The list below shows the museums and galleries we currently visit. Let us know where you would like to go, how long you would like to spend there and any special interests you may have. We will then give you lots more information about each visit together with our fees.
This wonderful building on Whitehall may easily be missed and is one few Londoners appear to visit. Completed in 1636 the Banqueting House is a short walk from Trafalgar Square, Downing Street and Horse Guards Parade. Designed by Inigo Jones the 17th century English architect and designer of masques, it contains the only surviving, in-situ Rubens ceiling and stands as a monument to the role art and architecture played in Stuart dynastic power and politics. Please contact Artichoke London for further details.
National Portrait Gallery
The National Portrait Gallery on Trafalgar Square was established in1856 and differs from many other national galleries in that its collection was intended to represent the nation’s history. The 17th century was one of major scientific discovery, increased global trade, civil war and cultural innovation. The gallery’s large collection of 17th century portraits includes members of the Stuart royal dynasty, their architects, musicians, playwrights and political opponents. The visit fits very well with that to the nearby Banqueting House. Please contact Artichoke London for further details.
Courtauld Gallery at Somerset House
Today’s Somerset House is situated on the Strand and was designed by the 18th century architect Sir William Chambers. The gallery named after the industrialist Samuel Courtauld, a keen early 20th century collector of European modern art contains a fabulous collection ranging from the early Renaissance to 20th century works. The gallery holds a particularly fine collection of Impressionist and Post-Impressionist paintings. Please contact Artichoke London for further details.
Centrally located on Trafalgar Square and next door to the National Portrait Gallery, the National Gallery opened to the public in 1838. Housing an immense collection of paintings covering seven centuries of western art, Artichoke London offers three different visits. From the mathematical design of Piero della Francesca to Titian’s exquisite colour; from the confident swagger of Van Dyke’s portraits to the modernity of Paris, the National Gallery collection never ceases to enthrall and surprise. Please contact Artichoke London for further details.
A late 18th century mansion near Oxford Street houses a private collection bequeathed to the nation by Sir Richard Wallace’s widow in 1897. Displaying art, furniture and objets collected by the Marquesses of Hertford and Sir Richard Wallace, son of the last Marquess, the collection is renowned for its 18th century French painting, furniture and porcelain. It also includes wonderful Old Master paintings by Van Dyck, Rubens and Canaletto together with London’s finest collection of Orientalist paintings. Please contact Artichoke London for further details.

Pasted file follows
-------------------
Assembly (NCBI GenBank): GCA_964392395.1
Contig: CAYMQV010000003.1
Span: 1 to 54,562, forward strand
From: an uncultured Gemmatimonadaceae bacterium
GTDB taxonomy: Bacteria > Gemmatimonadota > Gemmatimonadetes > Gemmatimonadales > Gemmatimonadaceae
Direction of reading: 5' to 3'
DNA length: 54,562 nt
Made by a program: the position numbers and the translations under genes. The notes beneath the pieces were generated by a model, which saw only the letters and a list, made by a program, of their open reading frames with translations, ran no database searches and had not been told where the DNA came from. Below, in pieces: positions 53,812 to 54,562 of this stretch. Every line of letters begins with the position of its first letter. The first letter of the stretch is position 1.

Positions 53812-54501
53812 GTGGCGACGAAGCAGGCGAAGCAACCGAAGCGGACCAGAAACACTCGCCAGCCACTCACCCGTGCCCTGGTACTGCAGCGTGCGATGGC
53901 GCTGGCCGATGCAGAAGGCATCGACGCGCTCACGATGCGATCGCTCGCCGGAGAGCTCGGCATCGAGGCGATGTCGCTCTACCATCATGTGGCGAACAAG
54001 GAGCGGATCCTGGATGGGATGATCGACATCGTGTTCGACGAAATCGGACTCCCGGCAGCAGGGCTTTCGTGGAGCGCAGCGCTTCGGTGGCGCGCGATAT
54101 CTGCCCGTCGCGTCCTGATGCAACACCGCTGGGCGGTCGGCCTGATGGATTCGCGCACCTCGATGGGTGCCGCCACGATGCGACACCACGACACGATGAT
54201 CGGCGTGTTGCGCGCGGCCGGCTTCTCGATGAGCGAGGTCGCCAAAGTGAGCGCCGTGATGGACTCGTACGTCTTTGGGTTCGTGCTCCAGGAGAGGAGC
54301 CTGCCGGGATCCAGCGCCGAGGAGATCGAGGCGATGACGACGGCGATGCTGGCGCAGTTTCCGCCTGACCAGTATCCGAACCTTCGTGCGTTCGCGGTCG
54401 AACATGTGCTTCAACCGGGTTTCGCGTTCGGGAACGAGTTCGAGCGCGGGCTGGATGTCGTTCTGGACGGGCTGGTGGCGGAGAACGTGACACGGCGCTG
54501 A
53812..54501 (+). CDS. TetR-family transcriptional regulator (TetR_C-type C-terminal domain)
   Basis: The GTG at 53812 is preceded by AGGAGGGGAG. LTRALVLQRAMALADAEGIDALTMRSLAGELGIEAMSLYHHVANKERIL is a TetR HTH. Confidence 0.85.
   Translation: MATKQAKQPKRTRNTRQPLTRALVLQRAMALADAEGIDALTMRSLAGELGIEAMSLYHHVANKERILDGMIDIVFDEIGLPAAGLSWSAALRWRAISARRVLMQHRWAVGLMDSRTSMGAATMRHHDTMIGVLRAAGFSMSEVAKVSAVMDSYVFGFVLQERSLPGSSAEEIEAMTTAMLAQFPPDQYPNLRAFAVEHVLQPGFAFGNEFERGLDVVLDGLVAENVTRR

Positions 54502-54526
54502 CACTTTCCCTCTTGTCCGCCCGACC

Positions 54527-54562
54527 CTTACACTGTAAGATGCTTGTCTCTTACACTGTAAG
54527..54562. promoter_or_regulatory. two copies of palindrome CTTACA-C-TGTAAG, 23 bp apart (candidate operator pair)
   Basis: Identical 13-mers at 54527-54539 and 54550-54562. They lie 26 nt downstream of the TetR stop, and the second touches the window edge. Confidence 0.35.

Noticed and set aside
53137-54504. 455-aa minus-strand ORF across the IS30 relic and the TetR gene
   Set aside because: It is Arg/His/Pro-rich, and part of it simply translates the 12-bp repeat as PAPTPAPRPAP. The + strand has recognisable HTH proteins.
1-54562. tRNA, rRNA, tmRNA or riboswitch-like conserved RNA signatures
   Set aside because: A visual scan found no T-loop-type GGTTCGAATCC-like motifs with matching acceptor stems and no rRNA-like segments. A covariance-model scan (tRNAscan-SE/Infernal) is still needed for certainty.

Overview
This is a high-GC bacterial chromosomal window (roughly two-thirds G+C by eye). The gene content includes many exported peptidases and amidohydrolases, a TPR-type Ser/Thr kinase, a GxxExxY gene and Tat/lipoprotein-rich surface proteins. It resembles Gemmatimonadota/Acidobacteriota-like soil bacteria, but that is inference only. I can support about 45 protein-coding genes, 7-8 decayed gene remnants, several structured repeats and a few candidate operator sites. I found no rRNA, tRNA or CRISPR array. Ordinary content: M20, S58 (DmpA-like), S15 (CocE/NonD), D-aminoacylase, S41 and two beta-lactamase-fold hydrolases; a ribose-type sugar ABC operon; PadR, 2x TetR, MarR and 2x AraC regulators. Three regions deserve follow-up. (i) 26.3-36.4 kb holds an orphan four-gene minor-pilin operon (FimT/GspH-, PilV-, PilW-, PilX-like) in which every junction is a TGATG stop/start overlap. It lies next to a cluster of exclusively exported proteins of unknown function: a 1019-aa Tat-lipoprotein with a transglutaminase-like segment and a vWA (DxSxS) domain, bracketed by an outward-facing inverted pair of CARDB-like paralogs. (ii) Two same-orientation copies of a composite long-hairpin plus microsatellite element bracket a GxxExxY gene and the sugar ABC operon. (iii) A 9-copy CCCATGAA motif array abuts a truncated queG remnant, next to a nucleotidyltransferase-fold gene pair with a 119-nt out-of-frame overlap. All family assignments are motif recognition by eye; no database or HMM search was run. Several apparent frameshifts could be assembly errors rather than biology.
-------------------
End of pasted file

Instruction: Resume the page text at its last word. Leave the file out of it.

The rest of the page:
In 1889 the industrialist Henry Tate offered his collection of British art to the nation and today’s building on the banks of the river Thames opened eight years later in 1897. The 2013 rehang of its collection of paintings and sculpture offers a walk through British art from 16th century wood panel portraits to contemporary video installations. As with the National Gallery, Tate Britain holds an extensive collection and Artichoke London offers three different visits. Please contact Artichoke London for further details.
Canaletto’s 18th century view of the Royal Naval Hospital, Greenwich, its river frontage and distant Queen’s House remains virtually unchanged and has been awarded World Heritage status. A glorious architectural record of one of the nation’s most turbulent periods Greenwich is the product of some of England’s greatest architects – Inigo Jones, Wren, Hawksmoor and Vanbrugh. This is one of London’s greatest sites and one often unvisited by both residents and overseas visitors. Greenwich may be reached by boat, the journey itself providing an interesting and different visual perspective of London and its history. Please contact Artichoke London for further details.
Located in Bloomsbury close to the British Museum, the Foundling Hospital was established in 1739 for the ‘education and maintenance of exposed and deserted young children’. It rapidly became one of London’s most fashionable charities with art and music playing a key role; Hogarth and Handel established close relationships with the hospital as governors and artists. The Foundling Museum’s unassuming exterior conceals a stunning interior together with a fine collection of paintings including a number by Hogarth. Please contact Artichoke London for further details.
The museum is situated on Lincoln’s Inn Fields where Sir John Soane lived until his death in 1837. Containing a fascinating collection of antiquities, sculptures, prints and paintings it is a monument to Soane as architect, teacher and collector. The museum is a fine example of a Georgian interior, and this together with its contents, make it one of London’s most enjoyable visits. Please contact Artichoke London for further details.